NSW Budget: Some welcome initiatives but inadequate investment to prevent community crisis points

Hand cradling paper figures

Jan Barham MLC, Greens NSW spokesperson on Housing, Homelessness, and Family and Community Services has warned that the latest NSW Budget continues to fall short in preventing key pressures on communities across the state.

“The NSW Government has again failed to adequately invest in addressing the key challenges in our society, including pervasive housing stress and alarming rates of risk to children and young people, to promote wellbeing and improve the long-term social and economic outlook,” Ms Barham said.

“Ahead of the Budget the Government announced $560 million in new funding for community services over four years, including $170 million on efforts to reduce the number of children entering care.

“While this appears to be a long-overdue step toward investing in prevention and family preservation, the budget papers show that overall funding for targeted earlier intervention isn’t increasing. The sad reality remains that the major budget increase in supporting vulnerable children comes from the 1,100 more children and young people than expected entering out of home care.

“Until there is a genuine boost to genuine early intervention services, including universal supports and targeted interventions for families with risk factors for abuse and neglect, we won’t see the cycle broken. The Government can invest now to prevent the crisis or face continued growth in demand for crisis interventions.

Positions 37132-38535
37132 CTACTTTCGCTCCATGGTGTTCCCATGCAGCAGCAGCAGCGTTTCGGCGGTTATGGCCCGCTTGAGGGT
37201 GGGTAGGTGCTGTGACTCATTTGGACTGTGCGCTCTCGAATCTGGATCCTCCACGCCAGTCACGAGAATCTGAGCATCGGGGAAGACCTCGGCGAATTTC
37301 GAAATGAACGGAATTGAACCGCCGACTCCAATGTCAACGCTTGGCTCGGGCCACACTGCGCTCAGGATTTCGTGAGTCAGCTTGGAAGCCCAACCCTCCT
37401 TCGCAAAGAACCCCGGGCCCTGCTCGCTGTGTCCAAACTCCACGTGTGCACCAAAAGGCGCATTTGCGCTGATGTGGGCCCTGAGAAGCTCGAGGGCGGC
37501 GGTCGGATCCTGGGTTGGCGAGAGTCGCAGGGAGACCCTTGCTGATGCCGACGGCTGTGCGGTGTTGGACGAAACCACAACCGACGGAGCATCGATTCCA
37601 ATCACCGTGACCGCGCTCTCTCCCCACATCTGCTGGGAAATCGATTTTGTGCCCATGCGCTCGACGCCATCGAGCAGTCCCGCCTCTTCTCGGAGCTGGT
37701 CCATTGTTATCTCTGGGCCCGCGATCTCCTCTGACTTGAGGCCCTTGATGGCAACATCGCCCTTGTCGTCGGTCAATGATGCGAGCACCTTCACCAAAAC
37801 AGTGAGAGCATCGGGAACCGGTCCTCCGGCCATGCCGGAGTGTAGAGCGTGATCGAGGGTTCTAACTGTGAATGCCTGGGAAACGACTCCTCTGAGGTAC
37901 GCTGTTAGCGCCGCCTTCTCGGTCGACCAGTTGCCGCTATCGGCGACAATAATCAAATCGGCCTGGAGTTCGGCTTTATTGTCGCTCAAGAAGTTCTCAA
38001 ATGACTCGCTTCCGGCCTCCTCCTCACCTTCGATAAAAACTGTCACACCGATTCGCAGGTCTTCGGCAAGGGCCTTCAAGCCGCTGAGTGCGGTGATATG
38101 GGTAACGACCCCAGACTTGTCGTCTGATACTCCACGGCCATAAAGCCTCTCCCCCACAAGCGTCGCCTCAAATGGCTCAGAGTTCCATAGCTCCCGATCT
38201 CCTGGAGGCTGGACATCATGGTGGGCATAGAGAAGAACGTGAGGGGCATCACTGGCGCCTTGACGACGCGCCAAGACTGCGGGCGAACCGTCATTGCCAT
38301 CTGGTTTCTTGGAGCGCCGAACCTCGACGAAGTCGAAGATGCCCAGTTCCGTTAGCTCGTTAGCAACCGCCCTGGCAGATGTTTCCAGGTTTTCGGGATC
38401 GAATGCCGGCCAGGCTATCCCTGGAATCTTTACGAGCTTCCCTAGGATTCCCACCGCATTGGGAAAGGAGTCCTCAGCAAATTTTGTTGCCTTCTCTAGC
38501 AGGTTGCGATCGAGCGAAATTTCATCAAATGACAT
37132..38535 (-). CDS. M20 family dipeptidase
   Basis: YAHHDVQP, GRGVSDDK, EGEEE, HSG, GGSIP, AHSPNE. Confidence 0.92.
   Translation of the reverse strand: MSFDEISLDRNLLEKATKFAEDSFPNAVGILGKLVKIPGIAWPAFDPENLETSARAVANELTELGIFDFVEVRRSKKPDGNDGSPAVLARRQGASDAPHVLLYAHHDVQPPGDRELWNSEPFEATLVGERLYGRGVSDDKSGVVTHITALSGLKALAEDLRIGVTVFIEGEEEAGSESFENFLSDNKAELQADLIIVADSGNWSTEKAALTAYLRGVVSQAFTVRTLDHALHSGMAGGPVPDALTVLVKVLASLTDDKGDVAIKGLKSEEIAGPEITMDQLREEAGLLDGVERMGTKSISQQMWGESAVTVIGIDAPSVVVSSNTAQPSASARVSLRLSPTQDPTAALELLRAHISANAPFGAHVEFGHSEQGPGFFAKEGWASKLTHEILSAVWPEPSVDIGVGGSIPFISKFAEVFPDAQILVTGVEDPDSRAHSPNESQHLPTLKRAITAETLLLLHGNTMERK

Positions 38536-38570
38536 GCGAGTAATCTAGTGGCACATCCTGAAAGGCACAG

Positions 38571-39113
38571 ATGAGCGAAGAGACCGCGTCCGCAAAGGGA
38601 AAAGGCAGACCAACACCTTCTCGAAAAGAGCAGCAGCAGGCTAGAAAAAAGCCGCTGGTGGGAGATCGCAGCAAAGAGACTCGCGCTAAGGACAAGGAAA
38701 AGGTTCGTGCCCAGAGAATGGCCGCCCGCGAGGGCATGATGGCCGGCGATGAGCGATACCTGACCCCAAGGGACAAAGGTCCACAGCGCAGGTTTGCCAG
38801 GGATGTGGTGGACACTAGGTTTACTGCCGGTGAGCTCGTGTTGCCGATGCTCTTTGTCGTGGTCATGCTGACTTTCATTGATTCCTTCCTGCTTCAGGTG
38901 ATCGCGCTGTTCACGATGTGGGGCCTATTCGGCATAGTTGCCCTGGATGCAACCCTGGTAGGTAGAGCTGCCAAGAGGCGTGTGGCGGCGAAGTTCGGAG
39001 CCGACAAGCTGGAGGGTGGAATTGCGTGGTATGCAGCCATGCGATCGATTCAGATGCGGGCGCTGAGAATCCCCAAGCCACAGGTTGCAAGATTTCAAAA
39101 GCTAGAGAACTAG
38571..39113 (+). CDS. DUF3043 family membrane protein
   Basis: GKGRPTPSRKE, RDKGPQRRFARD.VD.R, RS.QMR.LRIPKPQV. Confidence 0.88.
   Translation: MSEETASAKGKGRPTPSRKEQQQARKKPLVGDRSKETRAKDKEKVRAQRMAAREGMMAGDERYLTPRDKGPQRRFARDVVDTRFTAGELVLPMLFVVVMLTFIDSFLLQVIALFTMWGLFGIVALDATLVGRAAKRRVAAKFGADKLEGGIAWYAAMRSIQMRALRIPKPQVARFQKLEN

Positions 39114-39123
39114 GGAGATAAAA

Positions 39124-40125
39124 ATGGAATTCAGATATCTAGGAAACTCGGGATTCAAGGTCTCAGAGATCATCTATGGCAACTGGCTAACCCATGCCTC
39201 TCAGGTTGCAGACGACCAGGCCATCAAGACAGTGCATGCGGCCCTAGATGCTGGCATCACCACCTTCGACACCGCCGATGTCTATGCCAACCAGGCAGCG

“Fewer households were supported in social housing in 15/16 than forecast, revised down from 142,000 to 140,700 households. Even fewer households are expected to be supported in social housing in 2016/17, despite the waiting list for social housing being higher than it has ever been sitting at 60,000 households.”

“The budget for maintenance and repair of Aboriginal Housing dwellings has been cut, down from $28.4 million in 2015/16 to $15 million in 16/17. Considering the huge improvements made to people’s lives and health from repairing rundown homes, this is disappointing and could cost the health budget in the long run.”

“These cuts come as stamp duty revenues of $8.88 billion have smashed forecasts, highlighting how the NSW Government continues to rely on speculative investment in property to balance its budgets, which only makes housing more unaffordable”, said Ms Barham.

For further comment, please contact Jan Barham directly on 0447 853 891